LW: He’s great and absolutely invested in struggling with these two personalities. That was one of the reasons too why I really thought there’s a different kind of take on the story which is deeper into the character’s struggle of what if you just inherently feel in your heart that you’re a good guy. You just know you’re a good guy but everyone around you is telling you you’re a bad guy. What do you do with that? You just accept it based off of proof that you’re being shown or you go off on a feeling? What does that do to a person’s internal struggle? He’s a fantastic actor and the guy to be struggling with that dilemma.
Q: Can it still end on an ambiguous note?
LW: Sure. I do love the “what if” and you talk amongst yourselves about what you think is real or not. Like Inception, I’m not the type that needs it to be sewn up at the end and wrapped up for me.
Q: I always believed Total Recall was the implant he bought, until I realized why are we seeing scenes Arnold is not in? He wouldn’t remember the bad guys talking about their plans or the mutants suffocating while he’s at the reactor.
LW: That’s awesome. That’s great that you bring that up because you’ll be very interested in how I approach this film then. I have the same exact question. I actually had a little bit of a problem with that being a fantasy then. What is he saying by cutting away from those POVs? Do you dream with cutaways to other people’s POVs? It’s interesting you bring that up because it actually played into a lot of the way I’m structuring this film.
Q: I still like the idea that it’s his implant and I can think of some other artistic reasons why maybe the Rekall company had those scenes in.
LW: But as a kid you didn’t even think about that.
Q: No, it was when I realized that scenes from another character’s point of view mean something else in a movie.
LW: See, I hope others are thinking the way you’re thinking because I did. I have so many little things in there, Colin and I have been fascinated with going through the script and there is the experience of the film, then there’s going through and really all those little bits and pieces that if you really want to go in and dive into it, there’s all these other levels that play into the what if? What side are we on?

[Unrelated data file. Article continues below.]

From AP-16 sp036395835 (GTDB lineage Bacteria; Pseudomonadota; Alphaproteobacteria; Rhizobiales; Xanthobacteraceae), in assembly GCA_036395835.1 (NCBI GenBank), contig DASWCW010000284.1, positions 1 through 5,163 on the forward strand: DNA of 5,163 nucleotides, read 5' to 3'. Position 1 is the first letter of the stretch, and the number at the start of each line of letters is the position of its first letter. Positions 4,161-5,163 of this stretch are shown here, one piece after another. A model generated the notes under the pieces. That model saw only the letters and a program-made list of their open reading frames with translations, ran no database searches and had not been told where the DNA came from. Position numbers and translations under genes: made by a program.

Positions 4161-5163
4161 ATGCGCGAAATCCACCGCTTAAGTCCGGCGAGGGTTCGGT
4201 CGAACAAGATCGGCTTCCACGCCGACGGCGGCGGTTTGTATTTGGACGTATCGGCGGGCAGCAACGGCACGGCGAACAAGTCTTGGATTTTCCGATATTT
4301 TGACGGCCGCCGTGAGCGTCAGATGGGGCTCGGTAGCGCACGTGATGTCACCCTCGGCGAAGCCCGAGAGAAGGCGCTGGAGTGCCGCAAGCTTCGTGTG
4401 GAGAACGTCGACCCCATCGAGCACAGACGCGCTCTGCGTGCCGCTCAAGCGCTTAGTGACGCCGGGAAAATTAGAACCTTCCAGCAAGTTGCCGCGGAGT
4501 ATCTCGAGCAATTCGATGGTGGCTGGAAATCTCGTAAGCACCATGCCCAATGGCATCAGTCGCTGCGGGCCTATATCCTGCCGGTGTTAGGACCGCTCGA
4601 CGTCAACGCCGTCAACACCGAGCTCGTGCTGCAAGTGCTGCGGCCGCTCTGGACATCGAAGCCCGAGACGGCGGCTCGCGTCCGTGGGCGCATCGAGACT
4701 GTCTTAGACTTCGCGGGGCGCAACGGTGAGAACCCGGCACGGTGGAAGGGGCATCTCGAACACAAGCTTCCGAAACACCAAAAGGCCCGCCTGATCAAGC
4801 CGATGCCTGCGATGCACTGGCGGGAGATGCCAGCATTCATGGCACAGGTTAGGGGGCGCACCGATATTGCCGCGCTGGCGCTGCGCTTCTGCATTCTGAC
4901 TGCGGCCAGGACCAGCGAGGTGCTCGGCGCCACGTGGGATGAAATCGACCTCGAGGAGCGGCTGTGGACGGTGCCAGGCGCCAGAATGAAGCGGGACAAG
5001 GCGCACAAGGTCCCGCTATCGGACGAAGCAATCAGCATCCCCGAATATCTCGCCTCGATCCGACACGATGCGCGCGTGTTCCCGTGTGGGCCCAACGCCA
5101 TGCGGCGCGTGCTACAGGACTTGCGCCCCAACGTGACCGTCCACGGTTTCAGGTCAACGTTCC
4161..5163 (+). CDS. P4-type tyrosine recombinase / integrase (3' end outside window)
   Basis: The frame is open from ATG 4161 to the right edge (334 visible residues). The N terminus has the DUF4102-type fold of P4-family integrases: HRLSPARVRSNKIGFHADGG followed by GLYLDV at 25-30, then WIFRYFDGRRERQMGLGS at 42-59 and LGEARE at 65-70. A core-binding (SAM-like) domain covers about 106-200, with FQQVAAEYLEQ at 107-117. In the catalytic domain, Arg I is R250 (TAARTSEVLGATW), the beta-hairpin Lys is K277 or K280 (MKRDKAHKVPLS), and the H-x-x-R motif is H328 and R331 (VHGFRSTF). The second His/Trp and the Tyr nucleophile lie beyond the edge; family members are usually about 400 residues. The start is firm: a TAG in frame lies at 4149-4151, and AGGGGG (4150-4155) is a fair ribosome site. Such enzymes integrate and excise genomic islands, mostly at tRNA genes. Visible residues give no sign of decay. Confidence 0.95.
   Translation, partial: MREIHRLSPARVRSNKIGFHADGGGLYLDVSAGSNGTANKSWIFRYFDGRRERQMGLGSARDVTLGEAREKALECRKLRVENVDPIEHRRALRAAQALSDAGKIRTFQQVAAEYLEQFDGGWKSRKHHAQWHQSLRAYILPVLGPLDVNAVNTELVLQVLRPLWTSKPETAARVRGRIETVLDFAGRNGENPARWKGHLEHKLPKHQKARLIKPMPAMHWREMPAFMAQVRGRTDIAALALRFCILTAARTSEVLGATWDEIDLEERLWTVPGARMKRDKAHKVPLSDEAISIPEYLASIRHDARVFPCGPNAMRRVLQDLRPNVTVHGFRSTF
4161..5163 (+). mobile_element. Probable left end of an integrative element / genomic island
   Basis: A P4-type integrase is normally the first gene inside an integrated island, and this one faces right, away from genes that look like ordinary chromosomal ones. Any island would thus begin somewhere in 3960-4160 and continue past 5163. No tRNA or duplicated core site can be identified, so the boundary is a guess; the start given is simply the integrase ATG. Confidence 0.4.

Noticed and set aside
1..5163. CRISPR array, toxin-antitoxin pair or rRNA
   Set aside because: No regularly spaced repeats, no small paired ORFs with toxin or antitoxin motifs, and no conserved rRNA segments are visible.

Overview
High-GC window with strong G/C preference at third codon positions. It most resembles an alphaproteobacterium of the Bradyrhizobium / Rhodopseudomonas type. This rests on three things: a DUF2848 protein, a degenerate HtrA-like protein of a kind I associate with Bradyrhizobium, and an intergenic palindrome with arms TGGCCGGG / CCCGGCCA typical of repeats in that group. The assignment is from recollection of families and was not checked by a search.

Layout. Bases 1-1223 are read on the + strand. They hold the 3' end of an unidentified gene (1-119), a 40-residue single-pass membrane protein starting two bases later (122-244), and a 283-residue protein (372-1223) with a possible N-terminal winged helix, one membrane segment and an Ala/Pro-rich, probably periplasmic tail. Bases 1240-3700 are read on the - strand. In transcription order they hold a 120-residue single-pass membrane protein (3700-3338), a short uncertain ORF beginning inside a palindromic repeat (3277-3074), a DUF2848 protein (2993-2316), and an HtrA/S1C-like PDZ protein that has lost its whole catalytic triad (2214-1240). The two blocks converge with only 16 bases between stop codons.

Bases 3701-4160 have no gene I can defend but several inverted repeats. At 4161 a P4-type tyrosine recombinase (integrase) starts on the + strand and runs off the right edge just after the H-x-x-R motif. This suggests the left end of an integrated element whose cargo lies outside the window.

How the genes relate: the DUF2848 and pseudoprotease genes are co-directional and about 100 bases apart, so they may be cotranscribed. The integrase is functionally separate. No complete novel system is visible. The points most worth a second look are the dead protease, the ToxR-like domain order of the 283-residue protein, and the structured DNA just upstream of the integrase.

Q: Would Mars have just not been exotic anymore?
LW: I’m sure it could be amazingly exotic. The script that had come to me, it was a choice not to go to Mars, which is one of the things I was interested in. It is a whole different experience. Rekall is a company that offers many different experiences and this is another experience. You’ll see, there’s references to certain things that play into Mars.
Q: By the way, I still believe it’s Quaid’s implant, and he doesn’t have an embolism. That was just part of the memory adventure. He wakes up fine in the chair.
LW: You think he’s still in the chair. As a kid did you fantasize the idea of him waking up in the chair at all? I almost created a scene in my own head because when I was a kid I took the position that it was an implant.
Q: Yes, I imagined him waking up and he remembers killing his wife. His wife will be at home waiting for him, so that’s going to be confusing but I still believe he wakes up from the memory he paid for.
LW: This is why I did the movie. These are the kind of conversations I dig.
Total Recall hits theaters next summer.